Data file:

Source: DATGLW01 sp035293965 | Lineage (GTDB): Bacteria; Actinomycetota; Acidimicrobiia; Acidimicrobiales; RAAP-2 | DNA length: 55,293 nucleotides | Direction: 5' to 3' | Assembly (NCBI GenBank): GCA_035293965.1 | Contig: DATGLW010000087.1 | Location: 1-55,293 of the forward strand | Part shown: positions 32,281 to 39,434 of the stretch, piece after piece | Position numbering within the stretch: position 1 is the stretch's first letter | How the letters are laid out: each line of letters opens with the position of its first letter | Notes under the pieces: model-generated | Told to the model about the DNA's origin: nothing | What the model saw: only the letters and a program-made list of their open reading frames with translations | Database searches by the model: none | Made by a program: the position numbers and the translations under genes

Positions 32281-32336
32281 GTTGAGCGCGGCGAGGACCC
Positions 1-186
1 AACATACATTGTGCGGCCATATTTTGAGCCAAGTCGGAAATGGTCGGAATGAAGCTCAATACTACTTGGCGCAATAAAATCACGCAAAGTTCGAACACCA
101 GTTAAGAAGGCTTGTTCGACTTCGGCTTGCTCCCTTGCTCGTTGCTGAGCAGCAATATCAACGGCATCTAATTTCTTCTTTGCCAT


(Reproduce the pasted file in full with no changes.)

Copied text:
Source: DATGLW01 sp035293965 | Lineage (GTDB): Bacteria; Actinomycetota; Acidimicrobiia; Acidimicrobiales; RAAP-2 | DNA length: 55,293 nucleotides | Direction: 5' to 3' | Assembly (NCBI GenBank): GCA_035293965.1 | Contig: DATGLW010000087.1 | Location: 1-55,293 of the forward strand | Part shown: positions 32,281 to 39,434 of the stretch, piece after piece | Position numbering within the stretch: position 1 is the stretch's first letter | How the letters are laid out: each line of letters opens with the position of its first letter | Notes under the pieces: model-generated | Told to the model about the DNA's origin: nothing | What the model saw: only the letters and a program-made list of their open reading frames with translations | Database searches by the model: none | Made by a program: the position numbers and the translations under genes

Positions 32281-32336
32281 GTTGAGCGCGGCGAGGACCC
Positions 1-186
1 AACATACATTGTGCGGCCATATTTTGAGCCAAGTCGGAAATGGTCGGAATGAAGCTCAATACTACTTGGCGCAATAAAATCACGCAAAGTTCGAACACCA
101 GTTAAGAAGGCTTGTTCGACTTCGGCTTGCTCCCTTGCTCGTTGCTGAGCAGCAATATCAACGGCATCTAATTTCTTCTTTGCCAT